Michell’s loss is even more painful for Lazore who believes his death was preventable.

“It’s so hard,” she said. “It never should have happened.”


Do you have a comment about this story? email:
rebecca.dyok@wltribune.com

Like us on Facebook and follow us on Twitter.

First NationsLaw and justice

Get local stories you won't find anywhere else right to your inbox.
Sign up here

Just Posted

Cariboo Chilcotin Conservation Society communications officer Brianna van de Wijngaard reflects on World Water Day March 22. (Photo submitted)
DOWN TO EARTH: World Water Day means something different for everyone

This year’s World Water Day theme was Valuing Water

Williams Lake Cycling Club president Shawn Lewis (from left), Jeremy Stoward of New Path Forestry, WLCC Boitanio Bike Park director Andrew Hutchinson accept a cheque from Williams Lake and District Credit Union investment specialist Abigail King. (Photo submitted)
Williams Lake Cycling Club gets bike park donation to bolster upgrades, maintenance

Plans are to complete three rideable lines each year, he added

Forestry Ink columnist Jim Hilton. (File photo)
FOREST INK: Credit, COVID and climate crises facing the world

Concerning COVID, Mr. Carney feels we have had the proper response by showing solidarity

Columnist David Zirnhelt’s grandsons practice some fun roping on his granddaughter at the family ranch. (David ZIrnhelt photo - Williams Lake Tribune)
RANCH MUSINGS: Roping, is that an essential skill for a ranch hand?

We all know someone who has had a digit reducing accident while roping

School District board members discuss business at a regular board meeting prior to the pandemic. (Angie Mindus/Williams Lake Tribune file photo)
Ministry of Education gives special shout out to School District 27 at start of Education Week

District board and administration recognized for creating outdoor learning spaces

B.C. Health Minister Adrian Dix and Premier John Horgan describe vaccine rollout at the legislature, March 29, 2021. (B.C. government)
1,262 more COVID-19 infections in B.C. Friday, 9,574 active cases

Province’s mass vaccination reaches one million people

Cannabis bought in British Columbia (Ashley Wadhwani/Black Press Media)
Is it time to start thinking about greener ways to package cannabis?

Packaging suppliers are still figuring eco-friendly and affordable packaging options that fit the mandates of Cannabis Regulations

People walk past the Olympic rings in Whistler, B.C., Friday, May 15, 2020. Whistler which is a travel destination for tourists around the world is seeing the effects of travel bans due to COVID-19. THE CANADIAN PRESS/Jonathan Hayward
Adults living, working in Whistler, B.C., eligible for COVID-19 vaccine on Monday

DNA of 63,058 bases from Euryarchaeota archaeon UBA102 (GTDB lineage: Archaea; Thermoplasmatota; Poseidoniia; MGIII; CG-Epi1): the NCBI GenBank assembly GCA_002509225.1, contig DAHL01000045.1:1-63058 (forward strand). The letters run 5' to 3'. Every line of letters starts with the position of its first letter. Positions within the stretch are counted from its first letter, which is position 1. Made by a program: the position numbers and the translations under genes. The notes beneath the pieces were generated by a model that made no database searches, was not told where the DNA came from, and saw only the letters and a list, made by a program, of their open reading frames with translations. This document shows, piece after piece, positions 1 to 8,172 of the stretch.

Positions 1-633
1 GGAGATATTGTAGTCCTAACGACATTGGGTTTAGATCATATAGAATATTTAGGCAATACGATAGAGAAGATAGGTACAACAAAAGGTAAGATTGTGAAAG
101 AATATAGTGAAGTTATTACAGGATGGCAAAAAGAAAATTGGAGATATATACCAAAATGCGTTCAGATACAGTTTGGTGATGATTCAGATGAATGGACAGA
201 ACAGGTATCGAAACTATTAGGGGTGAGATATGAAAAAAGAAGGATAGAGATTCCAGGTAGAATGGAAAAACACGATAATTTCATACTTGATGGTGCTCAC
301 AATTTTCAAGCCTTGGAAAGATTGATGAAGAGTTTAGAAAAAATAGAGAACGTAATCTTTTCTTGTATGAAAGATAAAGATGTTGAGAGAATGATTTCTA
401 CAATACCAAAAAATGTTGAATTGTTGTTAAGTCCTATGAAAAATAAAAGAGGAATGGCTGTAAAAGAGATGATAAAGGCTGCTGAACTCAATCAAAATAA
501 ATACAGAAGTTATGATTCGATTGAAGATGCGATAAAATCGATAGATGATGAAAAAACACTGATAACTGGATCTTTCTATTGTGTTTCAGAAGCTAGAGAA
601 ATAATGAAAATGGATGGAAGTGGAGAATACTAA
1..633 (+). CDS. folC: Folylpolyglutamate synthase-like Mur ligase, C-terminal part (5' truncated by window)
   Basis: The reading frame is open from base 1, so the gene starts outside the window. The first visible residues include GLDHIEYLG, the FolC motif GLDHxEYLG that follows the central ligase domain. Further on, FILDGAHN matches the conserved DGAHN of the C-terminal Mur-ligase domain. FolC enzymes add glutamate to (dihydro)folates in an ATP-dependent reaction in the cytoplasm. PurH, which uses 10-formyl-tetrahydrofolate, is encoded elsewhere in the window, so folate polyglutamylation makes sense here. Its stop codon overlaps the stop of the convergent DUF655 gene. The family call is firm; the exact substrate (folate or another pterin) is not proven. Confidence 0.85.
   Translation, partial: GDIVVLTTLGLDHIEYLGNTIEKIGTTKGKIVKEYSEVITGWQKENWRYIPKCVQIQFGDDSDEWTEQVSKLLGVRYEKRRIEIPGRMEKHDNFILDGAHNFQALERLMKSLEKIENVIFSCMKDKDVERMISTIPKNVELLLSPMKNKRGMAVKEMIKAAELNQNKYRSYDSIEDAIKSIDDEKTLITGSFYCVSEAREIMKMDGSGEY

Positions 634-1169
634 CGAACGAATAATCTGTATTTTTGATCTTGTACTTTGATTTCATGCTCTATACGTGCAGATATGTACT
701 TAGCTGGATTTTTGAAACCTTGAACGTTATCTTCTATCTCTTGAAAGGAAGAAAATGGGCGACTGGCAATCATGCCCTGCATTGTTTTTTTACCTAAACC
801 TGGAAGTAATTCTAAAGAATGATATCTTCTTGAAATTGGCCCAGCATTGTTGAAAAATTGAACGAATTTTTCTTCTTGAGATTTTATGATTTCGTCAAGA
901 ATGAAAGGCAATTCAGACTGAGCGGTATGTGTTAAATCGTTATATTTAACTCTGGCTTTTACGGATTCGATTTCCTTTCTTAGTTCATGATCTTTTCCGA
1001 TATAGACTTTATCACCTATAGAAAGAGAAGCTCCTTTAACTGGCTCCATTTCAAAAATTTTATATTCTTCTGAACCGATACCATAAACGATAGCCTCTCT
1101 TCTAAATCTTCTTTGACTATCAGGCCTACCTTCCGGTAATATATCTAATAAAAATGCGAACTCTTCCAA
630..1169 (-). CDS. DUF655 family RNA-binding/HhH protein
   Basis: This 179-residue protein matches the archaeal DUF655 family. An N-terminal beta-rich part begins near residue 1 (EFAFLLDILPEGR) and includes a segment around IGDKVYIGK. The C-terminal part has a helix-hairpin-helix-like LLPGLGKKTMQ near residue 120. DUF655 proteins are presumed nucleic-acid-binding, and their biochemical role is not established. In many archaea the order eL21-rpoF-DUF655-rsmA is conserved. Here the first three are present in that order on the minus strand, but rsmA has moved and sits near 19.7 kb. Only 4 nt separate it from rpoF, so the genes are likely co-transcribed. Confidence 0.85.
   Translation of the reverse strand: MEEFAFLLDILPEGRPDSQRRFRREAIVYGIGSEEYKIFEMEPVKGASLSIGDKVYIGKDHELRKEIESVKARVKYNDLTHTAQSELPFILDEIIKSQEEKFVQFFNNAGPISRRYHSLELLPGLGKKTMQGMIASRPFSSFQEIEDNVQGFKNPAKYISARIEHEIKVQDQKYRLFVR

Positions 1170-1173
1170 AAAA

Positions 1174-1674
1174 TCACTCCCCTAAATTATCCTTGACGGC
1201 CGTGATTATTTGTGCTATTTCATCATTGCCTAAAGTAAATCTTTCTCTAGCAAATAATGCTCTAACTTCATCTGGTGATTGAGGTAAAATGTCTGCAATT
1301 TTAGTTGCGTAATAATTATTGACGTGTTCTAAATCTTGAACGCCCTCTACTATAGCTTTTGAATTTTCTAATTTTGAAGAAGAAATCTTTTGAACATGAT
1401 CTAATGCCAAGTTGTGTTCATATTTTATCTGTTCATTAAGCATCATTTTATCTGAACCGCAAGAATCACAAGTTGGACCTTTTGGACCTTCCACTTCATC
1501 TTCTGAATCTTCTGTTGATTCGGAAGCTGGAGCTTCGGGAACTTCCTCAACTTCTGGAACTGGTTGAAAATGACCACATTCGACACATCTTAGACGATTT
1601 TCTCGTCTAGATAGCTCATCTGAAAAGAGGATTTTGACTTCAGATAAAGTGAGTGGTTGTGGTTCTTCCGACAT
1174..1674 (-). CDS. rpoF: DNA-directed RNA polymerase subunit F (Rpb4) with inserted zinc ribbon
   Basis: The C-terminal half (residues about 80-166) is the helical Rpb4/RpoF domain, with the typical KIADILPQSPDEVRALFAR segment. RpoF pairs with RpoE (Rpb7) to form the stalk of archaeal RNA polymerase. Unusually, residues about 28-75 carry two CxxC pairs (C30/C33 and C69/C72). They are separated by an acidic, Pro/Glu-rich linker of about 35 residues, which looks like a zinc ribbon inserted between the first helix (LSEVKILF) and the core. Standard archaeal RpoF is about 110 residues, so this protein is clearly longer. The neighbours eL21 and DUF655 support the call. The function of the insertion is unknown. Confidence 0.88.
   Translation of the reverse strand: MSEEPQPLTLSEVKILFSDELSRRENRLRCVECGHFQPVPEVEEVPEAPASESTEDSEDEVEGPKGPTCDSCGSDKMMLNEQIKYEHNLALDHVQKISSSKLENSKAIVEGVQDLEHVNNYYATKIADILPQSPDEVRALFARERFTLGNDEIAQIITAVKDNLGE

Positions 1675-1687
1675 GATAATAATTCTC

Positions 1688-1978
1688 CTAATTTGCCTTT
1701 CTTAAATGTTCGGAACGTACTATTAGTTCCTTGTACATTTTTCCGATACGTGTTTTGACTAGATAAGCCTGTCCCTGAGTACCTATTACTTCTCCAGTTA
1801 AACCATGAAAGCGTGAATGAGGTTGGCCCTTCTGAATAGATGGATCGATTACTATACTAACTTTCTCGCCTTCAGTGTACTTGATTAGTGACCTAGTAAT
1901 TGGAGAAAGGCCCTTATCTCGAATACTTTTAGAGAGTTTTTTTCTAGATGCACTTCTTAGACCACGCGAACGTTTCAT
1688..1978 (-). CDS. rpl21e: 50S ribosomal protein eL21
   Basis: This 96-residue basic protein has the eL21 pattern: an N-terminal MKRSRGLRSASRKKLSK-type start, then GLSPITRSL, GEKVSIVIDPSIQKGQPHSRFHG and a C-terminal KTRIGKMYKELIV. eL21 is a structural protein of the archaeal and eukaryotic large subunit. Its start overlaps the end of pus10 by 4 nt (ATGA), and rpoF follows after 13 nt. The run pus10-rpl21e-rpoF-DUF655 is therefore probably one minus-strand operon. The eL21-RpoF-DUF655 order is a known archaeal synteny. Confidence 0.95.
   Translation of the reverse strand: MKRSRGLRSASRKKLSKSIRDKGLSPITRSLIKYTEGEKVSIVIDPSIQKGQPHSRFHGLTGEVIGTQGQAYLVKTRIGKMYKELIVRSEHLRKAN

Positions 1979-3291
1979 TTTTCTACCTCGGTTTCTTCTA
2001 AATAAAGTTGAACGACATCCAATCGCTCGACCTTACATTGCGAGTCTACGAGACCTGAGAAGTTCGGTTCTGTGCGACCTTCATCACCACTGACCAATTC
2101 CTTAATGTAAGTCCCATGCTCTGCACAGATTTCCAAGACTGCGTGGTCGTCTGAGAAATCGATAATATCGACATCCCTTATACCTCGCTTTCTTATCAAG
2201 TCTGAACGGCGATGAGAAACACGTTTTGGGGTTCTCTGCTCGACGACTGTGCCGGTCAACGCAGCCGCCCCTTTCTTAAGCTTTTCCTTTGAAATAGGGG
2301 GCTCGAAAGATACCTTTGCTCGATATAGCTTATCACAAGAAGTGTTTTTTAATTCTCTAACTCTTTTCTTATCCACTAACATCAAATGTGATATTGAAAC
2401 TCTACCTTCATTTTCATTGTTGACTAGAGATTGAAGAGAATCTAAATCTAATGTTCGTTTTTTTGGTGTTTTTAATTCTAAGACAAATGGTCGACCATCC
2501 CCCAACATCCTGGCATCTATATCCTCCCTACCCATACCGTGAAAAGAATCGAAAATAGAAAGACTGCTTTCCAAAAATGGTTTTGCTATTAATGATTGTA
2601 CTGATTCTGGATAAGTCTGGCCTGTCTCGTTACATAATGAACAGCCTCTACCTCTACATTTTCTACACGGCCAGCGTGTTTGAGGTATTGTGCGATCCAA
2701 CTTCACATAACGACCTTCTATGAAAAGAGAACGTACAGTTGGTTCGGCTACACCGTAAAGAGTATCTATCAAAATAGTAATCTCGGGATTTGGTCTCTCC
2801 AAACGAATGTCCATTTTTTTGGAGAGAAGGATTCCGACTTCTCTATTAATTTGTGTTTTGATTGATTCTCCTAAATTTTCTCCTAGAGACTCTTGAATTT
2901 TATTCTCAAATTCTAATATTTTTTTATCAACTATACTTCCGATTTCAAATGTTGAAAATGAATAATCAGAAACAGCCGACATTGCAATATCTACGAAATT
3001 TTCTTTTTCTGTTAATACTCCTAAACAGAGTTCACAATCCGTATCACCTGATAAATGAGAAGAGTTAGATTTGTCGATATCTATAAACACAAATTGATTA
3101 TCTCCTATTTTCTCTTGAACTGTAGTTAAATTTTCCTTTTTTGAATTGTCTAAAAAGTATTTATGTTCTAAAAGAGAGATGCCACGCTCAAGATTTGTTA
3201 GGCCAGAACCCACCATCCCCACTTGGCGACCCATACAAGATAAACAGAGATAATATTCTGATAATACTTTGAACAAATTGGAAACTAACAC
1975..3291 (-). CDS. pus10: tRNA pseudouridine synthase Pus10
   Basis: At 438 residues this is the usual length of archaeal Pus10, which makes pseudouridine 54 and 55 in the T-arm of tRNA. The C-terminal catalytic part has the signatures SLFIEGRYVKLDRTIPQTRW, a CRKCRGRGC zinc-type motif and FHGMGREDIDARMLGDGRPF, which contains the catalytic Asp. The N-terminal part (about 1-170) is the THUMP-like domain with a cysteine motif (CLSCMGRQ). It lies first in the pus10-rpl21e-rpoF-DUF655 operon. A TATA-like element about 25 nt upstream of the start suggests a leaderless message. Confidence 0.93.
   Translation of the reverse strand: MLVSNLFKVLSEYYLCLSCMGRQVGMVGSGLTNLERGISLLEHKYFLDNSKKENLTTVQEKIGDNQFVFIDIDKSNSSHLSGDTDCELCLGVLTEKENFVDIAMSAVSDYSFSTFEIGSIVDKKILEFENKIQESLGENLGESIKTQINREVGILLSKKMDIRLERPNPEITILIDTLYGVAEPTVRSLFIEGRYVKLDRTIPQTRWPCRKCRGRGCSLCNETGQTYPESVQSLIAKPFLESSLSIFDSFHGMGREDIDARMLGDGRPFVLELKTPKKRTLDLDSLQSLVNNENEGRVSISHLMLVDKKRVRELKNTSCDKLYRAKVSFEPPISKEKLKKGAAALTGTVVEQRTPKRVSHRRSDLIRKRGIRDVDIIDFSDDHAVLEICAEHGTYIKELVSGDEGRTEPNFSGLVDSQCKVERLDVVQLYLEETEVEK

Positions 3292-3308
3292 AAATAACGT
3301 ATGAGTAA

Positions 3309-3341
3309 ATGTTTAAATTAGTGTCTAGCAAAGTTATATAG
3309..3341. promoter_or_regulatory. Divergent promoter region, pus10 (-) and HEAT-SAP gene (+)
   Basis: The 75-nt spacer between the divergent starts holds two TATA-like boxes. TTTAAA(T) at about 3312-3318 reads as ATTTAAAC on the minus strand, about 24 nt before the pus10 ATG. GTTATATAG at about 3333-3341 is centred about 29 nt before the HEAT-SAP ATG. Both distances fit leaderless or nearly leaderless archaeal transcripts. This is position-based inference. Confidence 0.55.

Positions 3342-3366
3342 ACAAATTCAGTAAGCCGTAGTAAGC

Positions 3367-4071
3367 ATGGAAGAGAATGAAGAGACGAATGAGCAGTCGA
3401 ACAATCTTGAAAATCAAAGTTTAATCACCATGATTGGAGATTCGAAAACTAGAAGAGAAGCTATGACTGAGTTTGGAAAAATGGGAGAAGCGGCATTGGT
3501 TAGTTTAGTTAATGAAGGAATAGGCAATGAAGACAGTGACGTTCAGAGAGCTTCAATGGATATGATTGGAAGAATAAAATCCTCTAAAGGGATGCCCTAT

The move comes as the province deals with a rush of COVID-19 and variant cases in the community

RCMP crest. (Black Press Media files)
UPDATE: RCMP investigating after child, 6, dies at motel in Duncan, B.C.

The BC Coroners Service is conducting its own investigation into the circumstances around the child’s death

RCMP display some of the fish seized from three suspects who pleaded guilty to violating the Fisheries Act in 2019, in this undated handout photo. THE CANADIAN PRESS/HO - RCMP
3 banned from fishing, holding licences after overfishing violations near Vancouver Island

Mounties seized the group’s 30-foot fishing vessel and all equipment on board at the time

B.C. Premier John Horgan responds to questions during a postelection news conference in Vancouver, on Sunday, October 25, 2020. British Columbia’s opposition Liberals and Greens acknowledge the COVID-19 pandemic has presented huge challenges for Horgan’s government, but they say Monday’s throne speech must outline a coherent plan for the province’s economic, health, social and environmental future. THE CANADIAN PRESS/Darryl Dyck
Horgan’s NDP to bring in throne speech in B.C., Opposition wants coherent plan

Farnworth said the budget will include details of government investment in communities and infrastructure

FILE - An arena worker removes the net from the ice after the Vancouver Canucks and Calgary Flames NHL hockey game was postponed due to a positive COVID-19 test result, in Vancouver, British Columbia, in this Wednesday, March 31, 2021, file photo. As vaccinations ramp up past a pace of 3 million a day in the U.S, the NHL is in a tougher spot than the other three major North American professional sports leagues because seven of 31 teams are based on Canada. (Darryl Dyck/The Canadian Press via AP, File)
Vancouver Canucks scheduled to practice Sunday, resume games April 16 after COVID outbreak

Canucks outbreak delayed the team’s season by eight games

Most Read